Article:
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On Eve of Papal Visit, Cuba Pardons Over 3,000 Prisoners

The Cuban Council of State has pardoned 3,522 prisoners as a goodwill gesture on the eve of the papal visit to the island. Most are people who were found guilty of committing common felonies and not crimes of political nature.

According to the government, prisoners will be released in the next few days. They will include those over 60 years of age, others under 20 with no prior convictions, prisoners with good behavior, women, those with health issues and others who would be eligible for parole in 2016.

The Cuban government also stated that foreigners included in the pardon will be released if their country of origin agrees to take them back, though no additional details were given.

Generally excluded from the pardon are prisoners serving time for murder, manslaughter, rape, sexual abuse of minors, drug trafficking, illegal slaughter of cattle, aggravated assault, robbery with force and crimes against the state.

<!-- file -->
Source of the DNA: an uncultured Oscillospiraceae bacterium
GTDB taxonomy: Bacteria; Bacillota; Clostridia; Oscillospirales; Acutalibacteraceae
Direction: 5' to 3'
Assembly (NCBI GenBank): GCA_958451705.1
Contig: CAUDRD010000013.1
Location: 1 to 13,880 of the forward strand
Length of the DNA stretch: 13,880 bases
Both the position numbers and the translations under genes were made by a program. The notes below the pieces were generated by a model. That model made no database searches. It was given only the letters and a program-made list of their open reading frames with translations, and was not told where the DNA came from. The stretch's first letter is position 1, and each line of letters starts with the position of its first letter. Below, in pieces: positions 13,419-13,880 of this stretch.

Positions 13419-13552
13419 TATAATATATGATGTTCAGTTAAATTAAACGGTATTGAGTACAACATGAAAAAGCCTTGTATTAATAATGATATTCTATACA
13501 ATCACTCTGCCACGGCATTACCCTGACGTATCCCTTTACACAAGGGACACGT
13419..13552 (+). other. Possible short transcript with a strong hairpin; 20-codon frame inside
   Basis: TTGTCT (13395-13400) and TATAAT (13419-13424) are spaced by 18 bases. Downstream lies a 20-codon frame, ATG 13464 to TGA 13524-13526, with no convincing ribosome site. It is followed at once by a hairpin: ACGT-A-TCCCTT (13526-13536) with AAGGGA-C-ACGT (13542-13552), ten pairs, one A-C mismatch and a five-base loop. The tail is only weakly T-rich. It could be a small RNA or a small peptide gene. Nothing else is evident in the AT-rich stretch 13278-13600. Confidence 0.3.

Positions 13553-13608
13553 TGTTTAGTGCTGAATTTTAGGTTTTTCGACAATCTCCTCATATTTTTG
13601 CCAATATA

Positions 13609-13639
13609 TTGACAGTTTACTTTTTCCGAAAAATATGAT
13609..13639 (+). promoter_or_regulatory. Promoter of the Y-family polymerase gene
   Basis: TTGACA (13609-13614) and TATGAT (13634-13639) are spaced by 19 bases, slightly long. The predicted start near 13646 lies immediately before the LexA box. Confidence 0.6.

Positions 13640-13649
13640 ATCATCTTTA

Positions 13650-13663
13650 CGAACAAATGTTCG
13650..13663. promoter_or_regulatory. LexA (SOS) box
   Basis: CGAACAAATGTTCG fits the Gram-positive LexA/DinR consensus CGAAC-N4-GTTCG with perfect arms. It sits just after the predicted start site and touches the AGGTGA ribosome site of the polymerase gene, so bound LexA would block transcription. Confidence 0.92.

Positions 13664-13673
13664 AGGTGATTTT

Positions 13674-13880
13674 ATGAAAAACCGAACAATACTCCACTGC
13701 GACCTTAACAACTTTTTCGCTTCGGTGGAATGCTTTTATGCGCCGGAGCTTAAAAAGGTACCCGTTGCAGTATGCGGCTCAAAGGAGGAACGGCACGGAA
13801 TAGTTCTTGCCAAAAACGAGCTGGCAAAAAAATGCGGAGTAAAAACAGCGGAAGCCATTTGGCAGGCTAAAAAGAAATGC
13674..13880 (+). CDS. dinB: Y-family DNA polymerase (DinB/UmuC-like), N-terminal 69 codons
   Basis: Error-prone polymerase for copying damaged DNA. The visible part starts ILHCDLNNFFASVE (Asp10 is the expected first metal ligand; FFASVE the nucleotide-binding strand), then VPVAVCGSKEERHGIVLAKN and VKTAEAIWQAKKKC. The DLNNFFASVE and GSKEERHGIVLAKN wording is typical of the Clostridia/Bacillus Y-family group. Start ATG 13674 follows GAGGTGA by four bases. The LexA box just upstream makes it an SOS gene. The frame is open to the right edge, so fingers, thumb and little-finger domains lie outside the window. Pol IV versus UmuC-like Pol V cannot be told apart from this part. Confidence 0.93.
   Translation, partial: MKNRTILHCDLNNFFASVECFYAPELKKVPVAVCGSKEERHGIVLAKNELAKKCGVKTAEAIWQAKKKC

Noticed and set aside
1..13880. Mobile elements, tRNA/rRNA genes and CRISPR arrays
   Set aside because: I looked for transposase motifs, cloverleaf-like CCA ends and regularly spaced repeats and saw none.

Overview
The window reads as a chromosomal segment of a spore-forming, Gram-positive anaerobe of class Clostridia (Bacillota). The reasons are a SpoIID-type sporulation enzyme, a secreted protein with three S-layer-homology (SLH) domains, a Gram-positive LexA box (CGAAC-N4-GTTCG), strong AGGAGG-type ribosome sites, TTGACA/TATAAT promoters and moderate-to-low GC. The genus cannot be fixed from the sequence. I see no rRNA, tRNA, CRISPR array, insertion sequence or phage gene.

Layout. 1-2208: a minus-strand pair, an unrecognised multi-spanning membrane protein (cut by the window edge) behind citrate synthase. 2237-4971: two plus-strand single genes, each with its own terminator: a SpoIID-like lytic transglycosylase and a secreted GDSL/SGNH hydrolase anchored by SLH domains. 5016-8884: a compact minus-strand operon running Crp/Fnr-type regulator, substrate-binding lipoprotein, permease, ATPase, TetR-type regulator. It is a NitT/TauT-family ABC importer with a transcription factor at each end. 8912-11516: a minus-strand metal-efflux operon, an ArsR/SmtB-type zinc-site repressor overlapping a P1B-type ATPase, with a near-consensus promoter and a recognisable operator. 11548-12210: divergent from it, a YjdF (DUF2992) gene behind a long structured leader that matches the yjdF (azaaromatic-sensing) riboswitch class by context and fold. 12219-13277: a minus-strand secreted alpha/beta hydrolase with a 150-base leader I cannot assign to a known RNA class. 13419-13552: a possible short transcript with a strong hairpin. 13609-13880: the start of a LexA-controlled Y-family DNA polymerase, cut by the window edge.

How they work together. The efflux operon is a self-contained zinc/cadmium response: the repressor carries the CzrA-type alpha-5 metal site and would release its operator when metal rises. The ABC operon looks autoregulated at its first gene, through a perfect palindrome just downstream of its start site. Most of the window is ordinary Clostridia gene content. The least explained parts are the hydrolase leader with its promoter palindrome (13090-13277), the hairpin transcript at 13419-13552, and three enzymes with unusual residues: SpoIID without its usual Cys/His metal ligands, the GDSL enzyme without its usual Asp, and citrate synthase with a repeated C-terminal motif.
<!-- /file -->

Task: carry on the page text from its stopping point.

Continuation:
The Council of State notes that the government made similar gestures in the eve of the two prior papal visits.

In response to the news, the Washington, D.C.-based organization #CubaNow said this represented progress, though they called attention to the issue of political prisoners.

"This is the largest release of prisoners on the Island since 1959, and it is safe to say that this would not be happening if not for the Holy Father's role in changing U.S.-Cuba relations, and the progress that has been made since," said #CubaNow executive director Ric Herrero. "At the same time, we are disappointed by reports suggesting that political prisoners may not be among those pardoned, and urge the Cuban government to reconsider as a gesture of goodwill."

—NBC's Mary Murray contributed to this report.